Really, a wealth chain is what it is. Series of events starting out at the top of the chain (construction) will impact other industries, ultimately triggering a circulation of jobs and wealth.

3. Adoption of Blue-Green Infrastructure

The blue-green infrastructure incorporates water management alongside landscaping. The idea is to solve urban and climatic challenges by building with nature. The use of sustainable drainage systems to mimic natural water cycles is cost-effective and can reduce the risk of flooding. Green vegetation improves the quality of air and reduces the debilitating health effects of air pollution. Blue-green infrastructure can also boost the economy due to the various recreational opportunities it provides.  

4. Absorbing Labor From Areas With a High Covid-19 Impact on Employment

As stated earlier, millions of Americans, including construction workers, lost their jobs due to the pandemic. Areas with a higher rate of unemployment are places where most jobs are informal or blue collar.

Most construction workers work short-term, and appointments are terminated on completion of a project, meaning a lot of people were without jobs as the bulk of construction projects were put on hold.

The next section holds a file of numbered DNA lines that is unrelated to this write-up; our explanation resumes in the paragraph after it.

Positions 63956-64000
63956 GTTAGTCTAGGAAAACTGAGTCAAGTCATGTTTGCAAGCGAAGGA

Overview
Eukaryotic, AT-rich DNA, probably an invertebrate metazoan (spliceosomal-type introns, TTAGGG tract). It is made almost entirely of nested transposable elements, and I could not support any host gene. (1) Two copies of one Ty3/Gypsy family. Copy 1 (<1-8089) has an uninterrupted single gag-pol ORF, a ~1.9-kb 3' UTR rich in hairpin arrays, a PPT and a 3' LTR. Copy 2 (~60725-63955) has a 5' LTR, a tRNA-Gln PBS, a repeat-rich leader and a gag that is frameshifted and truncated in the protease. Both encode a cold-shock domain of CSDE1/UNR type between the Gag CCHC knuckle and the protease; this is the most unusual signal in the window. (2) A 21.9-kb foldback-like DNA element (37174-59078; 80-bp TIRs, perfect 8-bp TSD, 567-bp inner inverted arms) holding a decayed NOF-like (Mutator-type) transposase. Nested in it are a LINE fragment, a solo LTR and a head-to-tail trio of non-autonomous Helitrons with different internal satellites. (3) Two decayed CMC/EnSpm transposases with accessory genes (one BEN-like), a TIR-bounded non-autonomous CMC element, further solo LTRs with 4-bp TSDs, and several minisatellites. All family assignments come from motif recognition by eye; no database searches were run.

The construction industry is reported to employ about 7% of the global workforce. It is largely labor-intensive. In areas of mass unemployment, local labor can be hired for construction and running logistics. The unskilled laborers can handle basic tasks with next to no training, such as supplying materials, transporting workers and machinery, and security, while the skilled workers can handle the actual building.

A lot of construction work can be assigned to workers in areas with a higher Covid-19 impact in order to create jobs for the residents, thus reducing the rate of unemployment. Ensuring that all stakeholders are aware of their legal rights is also key—revenue and income protection via filing preliminary notices in California and other states that require it is something contractors, suppliers, and subcontractors must know so as to not expose themselves in further financial risk.


It is important to understand that the global economy will not suddenly stabilize because workers have observed physical distancing for a week of intensive construction. Neither will a month of reliance on tech work the magic. The long-term effects of the pandemic may necessitate a restructuring of debt and need for new capital sources. 

Everything that has affected and will affect the economy is a build up of calculated actions and decisions, over long periods of time. One step in the right direction is a step closer to full recovery.

Patrick Hogan photoPatrick Hogan is the CEO of Handle.com, where they build software that helps contractors, subcontractors, and material suppliers with late payments. Handle.com also provides funding for construction businesses in the form of invoice factoring, material supply trade credit, and mechanics lien purchasing.